Montclair History Emerges from the Holland Tunnel


Montclair is exceptionally rich in history with 130 listed in Who’s Who in America by the 1930s. It’s no wonder to see names from our community connected to landmarks and amazing achievements in modern technology like the Holland Tunnel, opened on November 12, 1929.

Montclair resident Olaff Hoff’s Holland Tunnel engineering achievement of pre-fabricating and submerging massive cement tunnel sections, is designated a National Historic Civil and Mechanical Engineering Landmark by the American Society of Civil and Mechanical Engineers in 1984 and in 1993, designated a National Historic Landmark by the U.S. Department of the Interior.



Hoff’s Holland Tunnel project was certainly a massive prospect for its time, fostering economic growth for the NY – NJ Metropolitan area as well as creating jobs possibilities and public transportation access.  In 1920, at the beginning of the Holland tunnel project, several local engineers and technological pioneers like Thomas Edison of neighboring Llewellyn Park, inventor and owner of Portland Cement, worked on solutions for such a long tunnel with the volume of traffic. This was a first.

Norwegian engineers pioneered a system of ventilating the tunnel. Engineer Ralph Smillie of Llewellyn Park was also on the team. Montclair-born Jim Johnson, attorney and gubernatorial candidate, recalls his family’s involvement with the construction of the tunnel. “The Holland Tunnel, which my great grandfather helped build, not only created jobs for the men and women that worked on it but also gave economic opportunities to families in New Jersey.” The tunnel was an engineering achievement and important factor for economic growth at the beginning of the 20th Century.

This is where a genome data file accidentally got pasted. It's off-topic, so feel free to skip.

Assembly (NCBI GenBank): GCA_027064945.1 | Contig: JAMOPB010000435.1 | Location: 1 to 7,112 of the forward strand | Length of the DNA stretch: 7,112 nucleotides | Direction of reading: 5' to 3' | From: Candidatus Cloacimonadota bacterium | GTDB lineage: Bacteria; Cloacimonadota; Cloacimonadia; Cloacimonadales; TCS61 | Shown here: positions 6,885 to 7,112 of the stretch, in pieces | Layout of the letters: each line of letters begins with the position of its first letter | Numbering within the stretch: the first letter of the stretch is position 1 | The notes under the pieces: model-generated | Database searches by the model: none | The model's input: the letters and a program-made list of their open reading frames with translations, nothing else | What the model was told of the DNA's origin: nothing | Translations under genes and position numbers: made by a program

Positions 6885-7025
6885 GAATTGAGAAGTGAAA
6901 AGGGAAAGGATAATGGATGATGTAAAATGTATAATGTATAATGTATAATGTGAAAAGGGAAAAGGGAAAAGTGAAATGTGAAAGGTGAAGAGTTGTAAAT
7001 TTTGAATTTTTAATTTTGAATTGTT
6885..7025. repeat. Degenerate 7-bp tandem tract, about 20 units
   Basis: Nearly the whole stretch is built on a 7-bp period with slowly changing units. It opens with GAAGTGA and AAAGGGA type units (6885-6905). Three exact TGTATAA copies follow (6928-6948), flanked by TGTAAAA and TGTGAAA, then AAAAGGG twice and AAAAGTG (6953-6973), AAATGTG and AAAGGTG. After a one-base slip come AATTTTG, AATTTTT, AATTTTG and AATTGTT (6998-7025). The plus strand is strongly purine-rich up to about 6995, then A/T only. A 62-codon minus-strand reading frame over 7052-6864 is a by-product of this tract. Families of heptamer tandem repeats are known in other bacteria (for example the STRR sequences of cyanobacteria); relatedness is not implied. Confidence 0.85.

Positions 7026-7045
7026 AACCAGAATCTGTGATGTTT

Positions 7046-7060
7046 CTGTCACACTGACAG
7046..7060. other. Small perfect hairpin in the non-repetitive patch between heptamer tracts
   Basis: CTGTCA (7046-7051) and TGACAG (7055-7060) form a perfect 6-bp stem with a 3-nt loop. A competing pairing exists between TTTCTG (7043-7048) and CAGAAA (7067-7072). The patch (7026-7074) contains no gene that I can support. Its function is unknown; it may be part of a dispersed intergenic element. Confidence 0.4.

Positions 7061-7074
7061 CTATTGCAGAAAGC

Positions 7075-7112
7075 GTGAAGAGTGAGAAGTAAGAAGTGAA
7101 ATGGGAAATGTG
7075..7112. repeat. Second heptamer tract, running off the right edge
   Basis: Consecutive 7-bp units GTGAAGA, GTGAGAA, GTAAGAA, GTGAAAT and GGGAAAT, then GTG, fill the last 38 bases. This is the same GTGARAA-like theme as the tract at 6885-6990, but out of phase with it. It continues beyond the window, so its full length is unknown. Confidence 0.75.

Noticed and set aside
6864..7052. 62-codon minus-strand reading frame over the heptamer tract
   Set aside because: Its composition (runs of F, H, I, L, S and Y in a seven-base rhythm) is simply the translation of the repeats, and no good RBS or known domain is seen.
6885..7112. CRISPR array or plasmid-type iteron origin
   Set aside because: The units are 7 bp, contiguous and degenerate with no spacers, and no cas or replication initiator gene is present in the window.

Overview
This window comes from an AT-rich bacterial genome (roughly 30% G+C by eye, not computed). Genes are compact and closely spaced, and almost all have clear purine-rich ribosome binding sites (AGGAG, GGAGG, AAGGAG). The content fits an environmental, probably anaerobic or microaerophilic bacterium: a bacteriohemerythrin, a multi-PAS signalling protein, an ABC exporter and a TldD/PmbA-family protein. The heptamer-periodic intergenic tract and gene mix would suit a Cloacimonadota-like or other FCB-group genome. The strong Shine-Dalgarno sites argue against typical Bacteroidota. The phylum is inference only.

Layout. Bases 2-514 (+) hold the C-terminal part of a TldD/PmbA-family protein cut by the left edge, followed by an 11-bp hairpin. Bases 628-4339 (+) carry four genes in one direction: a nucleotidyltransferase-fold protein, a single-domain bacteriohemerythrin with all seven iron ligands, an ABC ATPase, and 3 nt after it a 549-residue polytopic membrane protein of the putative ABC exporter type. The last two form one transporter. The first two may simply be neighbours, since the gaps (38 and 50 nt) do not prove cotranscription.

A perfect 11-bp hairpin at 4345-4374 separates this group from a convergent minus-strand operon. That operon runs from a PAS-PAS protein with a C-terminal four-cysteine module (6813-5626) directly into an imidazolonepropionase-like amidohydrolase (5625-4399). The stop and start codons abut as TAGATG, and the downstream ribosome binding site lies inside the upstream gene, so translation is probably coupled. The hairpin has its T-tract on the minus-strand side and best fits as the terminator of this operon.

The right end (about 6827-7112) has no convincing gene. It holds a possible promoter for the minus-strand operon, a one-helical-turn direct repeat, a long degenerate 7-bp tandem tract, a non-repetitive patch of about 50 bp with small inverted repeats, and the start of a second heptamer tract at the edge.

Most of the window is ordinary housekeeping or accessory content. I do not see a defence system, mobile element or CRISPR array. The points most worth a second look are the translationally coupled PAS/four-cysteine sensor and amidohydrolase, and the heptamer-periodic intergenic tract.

Although after his achievement of technologically pioneering the Holland Tunnel project, Mr. Hoff is amusingly characterized afterwards as just another silver haired gentleman that crosses the Hudson on his daily commute to work. Olaf Hoff’s scheme of prefabricated concrete construction is considered to be just short of revolutionary in the fields of engineering and construction. This innovation made the Holland Tunnel the first mechanically ventilated underwater vehicular tunnel. The methods used to design and build it still form the basis for the construction of many underwater vehicular tunnels throughout the world.

It’s also quite amusing that the concrete structure of Hoff’s beautiful 337 Park Street Montclair home is so massive that it’s practically impossible to drive nails into the walls to hang pictures.

NY – NJ ferry boat service prior to the construction of the Holland Tunnel. Photo from the 1909 Nolen Report, Montclair’s first Master Plan.



Fig. 75. Views of the Harlem River tubes during construction. (a) Construction, partial. (b) Construction, completed. (c) Towing to site. (d) and (e) Sinking. (f) Inside.The accompanying drawings and photographs show the essential details of the structure and the methods of sinking. The tunnel was divided into five sections, four of 220 ft. each and one of 200 ft. Figs. 76-81. Various cross-sections of tunnels.


olaf hoff house
The Olaff Hoff House today.



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  1. This was a fabulous read. Hope there are more Montclair historical articles to come! Thanks, all.

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